How to reach
Terrarossa is a village in the municipality of Licciana Nardi, which is still crossed by the ancient Via Francigena path and is easily reachable from the Aulla exit of the A15 motorway which is 2.5 kilometres away.
The remains of the original nucleus of the castle known as 'Terrarossa', situated on a small hill overlooking the confluence of the Civiglia stream and the Magra river, are incorporated in a building that is now a private residence called 'Castelletto'. In the 12th century, along the Via Francigena on the left bank of the river Magra in the plain below the old Castle of Terrarossa, developed a new settlement called 'Borgonuovo'. This village, already described in 1126 as walled and with a church dedicated to San Giovanni, dependent on the Abbey of Aulla, grew on both sides of the road.
Gradually, Borgonuovo became populated by the inhabitants living around the medieval castle and received the toponym 'Terrarossa'. Even in the 16th century the two localities of Borgonuovo and Terrarossa were distinct in written documentation. Today's state road does not follow the old route that crossed the entire village, but intersects it, isolating the imposing Malaspina's fortress, built in the second half of the 16th century on the initiative of the first Marquis of Terrarossa to replace the old medieval fortification, as a fortified building in the plains with tasks of control over the Via Francigena, as well as residential.
Terrarossa itself was subject to the changing political conditions of the Malaspina possessions, whose boundaries underwent continuous changes over short periods of time. During the 15th-16th centuries Terrarossa was part of several fiefs including Olivola, until 1407, then Villafranca, Bastia, Filattiera and Monti, also suffering two Genoese occupations, in 1416 and 1463. It was only in 1581 that the independent fief of Terrarossa was established, assigned to Fabrizio Malaspina, former Marquis of Pontebosio. The death of his only son led Fabrizio Malaspina to sell the fief to the Grand Duke of Tuscany, who in 1628 gave it to Bernabò Malaspina of Filattiera. An interesting description of the fief and the castle dates back to 1617, written on behalf of the Grand Duke, from which we learn that the castle was built on the initiative of Marquis Fabrizio Malaspina himself. Here are some extracts from the text reproduced in Eugenio Branchi's work:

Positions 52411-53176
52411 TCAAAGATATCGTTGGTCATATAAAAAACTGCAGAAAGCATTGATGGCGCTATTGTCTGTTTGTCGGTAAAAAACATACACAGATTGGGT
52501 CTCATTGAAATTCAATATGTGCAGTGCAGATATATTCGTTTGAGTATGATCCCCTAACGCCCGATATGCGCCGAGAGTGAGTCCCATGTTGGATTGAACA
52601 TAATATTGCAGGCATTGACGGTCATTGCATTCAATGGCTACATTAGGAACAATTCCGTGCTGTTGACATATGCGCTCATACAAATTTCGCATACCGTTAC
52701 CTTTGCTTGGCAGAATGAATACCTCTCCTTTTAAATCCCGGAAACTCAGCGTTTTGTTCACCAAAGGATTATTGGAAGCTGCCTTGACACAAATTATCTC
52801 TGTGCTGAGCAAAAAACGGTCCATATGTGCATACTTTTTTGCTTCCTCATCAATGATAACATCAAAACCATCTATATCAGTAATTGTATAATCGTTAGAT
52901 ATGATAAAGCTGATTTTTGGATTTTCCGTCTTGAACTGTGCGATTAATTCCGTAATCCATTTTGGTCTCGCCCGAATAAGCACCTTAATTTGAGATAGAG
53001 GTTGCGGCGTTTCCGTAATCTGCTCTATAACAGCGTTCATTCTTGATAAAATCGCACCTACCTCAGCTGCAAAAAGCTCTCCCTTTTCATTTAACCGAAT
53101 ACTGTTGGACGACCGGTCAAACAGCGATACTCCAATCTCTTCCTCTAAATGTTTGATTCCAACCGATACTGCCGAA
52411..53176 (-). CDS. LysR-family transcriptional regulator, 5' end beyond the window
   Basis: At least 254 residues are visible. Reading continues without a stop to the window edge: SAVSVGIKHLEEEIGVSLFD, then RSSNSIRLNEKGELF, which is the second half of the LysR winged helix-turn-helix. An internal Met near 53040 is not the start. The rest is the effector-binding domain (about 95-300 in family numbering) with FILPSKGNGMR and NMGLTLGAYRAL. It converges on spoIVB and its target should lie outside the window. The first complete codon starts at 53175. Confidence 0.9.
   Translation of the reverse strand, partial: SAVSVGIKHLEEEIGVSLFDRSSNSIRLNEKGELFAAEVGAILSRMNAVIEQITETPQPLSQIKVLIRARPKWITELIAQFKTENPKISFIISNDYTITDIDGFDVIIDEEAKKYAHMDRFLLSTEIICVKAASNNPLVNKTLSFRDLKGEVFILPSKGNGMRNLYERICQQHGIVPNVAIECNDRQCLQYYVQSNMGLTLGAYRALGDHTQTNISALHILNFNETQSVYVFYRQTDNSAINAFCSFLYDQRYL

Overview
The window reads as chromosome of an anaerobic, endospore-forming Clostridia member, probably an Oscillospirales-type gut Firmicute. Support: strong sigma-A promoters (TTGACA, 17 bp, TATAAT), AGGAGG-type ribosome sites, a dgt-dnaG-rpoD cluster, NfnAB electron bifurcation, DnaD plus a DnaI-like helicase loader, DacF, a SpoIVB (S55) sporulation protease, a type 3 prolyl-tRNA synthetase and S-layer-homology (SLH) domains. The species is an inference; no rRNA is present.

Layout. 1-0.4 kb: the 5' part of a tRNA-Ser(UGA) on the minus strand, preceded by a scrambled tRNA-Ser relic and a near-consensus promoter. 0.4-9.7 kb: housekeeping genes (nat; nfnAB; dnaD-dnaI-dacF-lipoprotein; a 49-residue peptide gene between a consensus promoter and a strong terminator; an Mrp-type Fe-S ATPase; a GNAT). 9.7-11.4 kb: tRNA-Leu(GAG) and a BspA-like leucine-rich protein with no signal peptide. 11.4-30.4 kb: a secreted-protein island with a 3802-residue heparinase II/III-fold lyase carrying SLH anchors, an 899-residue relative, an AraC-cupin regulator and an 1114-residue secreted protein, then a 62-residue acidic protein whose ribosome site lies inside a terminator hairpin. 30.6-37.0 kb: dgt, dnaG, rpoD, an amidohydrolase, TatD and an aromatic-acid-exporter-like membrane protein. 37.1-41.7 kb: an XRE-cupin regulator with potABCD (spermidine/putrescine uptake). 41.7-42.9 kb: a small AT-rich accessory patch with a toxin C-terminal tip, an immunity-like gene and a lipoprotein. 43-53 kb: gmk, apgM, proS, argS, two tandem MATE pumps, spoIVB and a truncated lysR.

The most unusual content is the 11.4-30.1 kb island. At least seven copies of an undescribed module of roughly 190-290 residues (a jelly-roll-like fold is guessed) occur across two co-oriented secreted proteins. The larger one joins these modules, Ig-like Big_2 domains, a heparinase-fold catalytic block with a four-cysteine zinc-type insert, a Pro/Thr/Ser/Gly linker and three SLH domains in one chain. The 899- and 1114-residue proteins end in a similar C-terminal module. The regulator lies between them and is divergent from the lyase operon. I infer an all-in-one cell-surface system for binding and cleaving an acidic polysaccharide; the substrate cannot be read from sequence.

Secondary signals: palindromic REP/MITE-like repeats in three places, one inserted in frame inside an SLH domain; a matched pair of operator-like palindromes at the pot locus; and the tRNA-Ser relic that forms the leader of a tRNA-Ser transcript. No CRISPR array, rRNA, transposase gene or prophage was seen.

"Attached to the land of Terrarossa, which is on the main Roman road, there is a castle built in the modern style with four ramparts and comfortable rooms for living, although it is not completely finished. In front of this castle there is a large square with a garden, vineyards and meadows; attached to this castle and the land of Terrarossa there is the hosteria; this land was at other times surrounded by good walls, and they can still be seen high above the ground ... The building, that is the fortress, is entrusted to the appraisal of perished and trustworthy people, and at the moment it is estimated in this account at seven thousand scudi... The Marquis is content, when he will make the document and give possession, that he will pay in cash only the price of his estates and building, which in this case does not require the assent of His Majesty. Majesty's assent is not necessary, since they are allodial goods and the building was made by him from the foundations".
Eugenio Branchi himself mentions the figure of Marquis Fabrizio in reporting the document:
"During the time that the Marquis Fabrizio was in Lunigiana, he was not idle in taking care of his own affairs; he took great care to cultivate his lands with deforestation and very useful plantations, among which the mulberry tree deserves a special mention, a great source of silk wealth, for which purpose he had vast halls built, which can still be seen in the palace or castle that he built in Terrarossa from the foundations. ... If, by chance, the rooms mentioned were later destroyed or changed, you can see the plan of the castle and palace in question, drawn on the occasion of the sale to the Grand Duke in 1617, which is preserved in the Medici Archives, Affairs concerning Lunigiana, File 2720 ...".
The imposing castle is one of the largest existing Malaspina residences and was built on a square plan, the same one used for the construction of the castle of Pontebosio. In fact, Fabrizio Malaspina, between 1574 and 1581 before obtaining the possession of Terrarossa, had Pontebosio as a fief. The proportions of the castle of Terrarossa are, in comparison with that of Pontebosio, imposing. The building of Terrarossa was so large that the Marquis and his successors were unable to complete it, leaving several architectural elements unfinished, including some bastions. The castle occupies an area of about 1,250 square metres, with a cubic capacity of 7,800 cubic metres, for a total of 43 rooms, and still shows its imposing appearance today, with the mighty bastioned walls articulated around the quadrangular courtyard, four angular bastions, a beautiful arched portal in sandstone blocks and the internal rooms covered by cross vaults. A curiosity: in the past, several spaces were used to house a productive silkworm farm. Currently the castle, restored after years of abandonment and decay, houses conference rooms, a guesthouse and the tourist information office.
More info & notes
Terrarossa Castle can only be visited on set dates or by appointment. Information: +39 0187 423053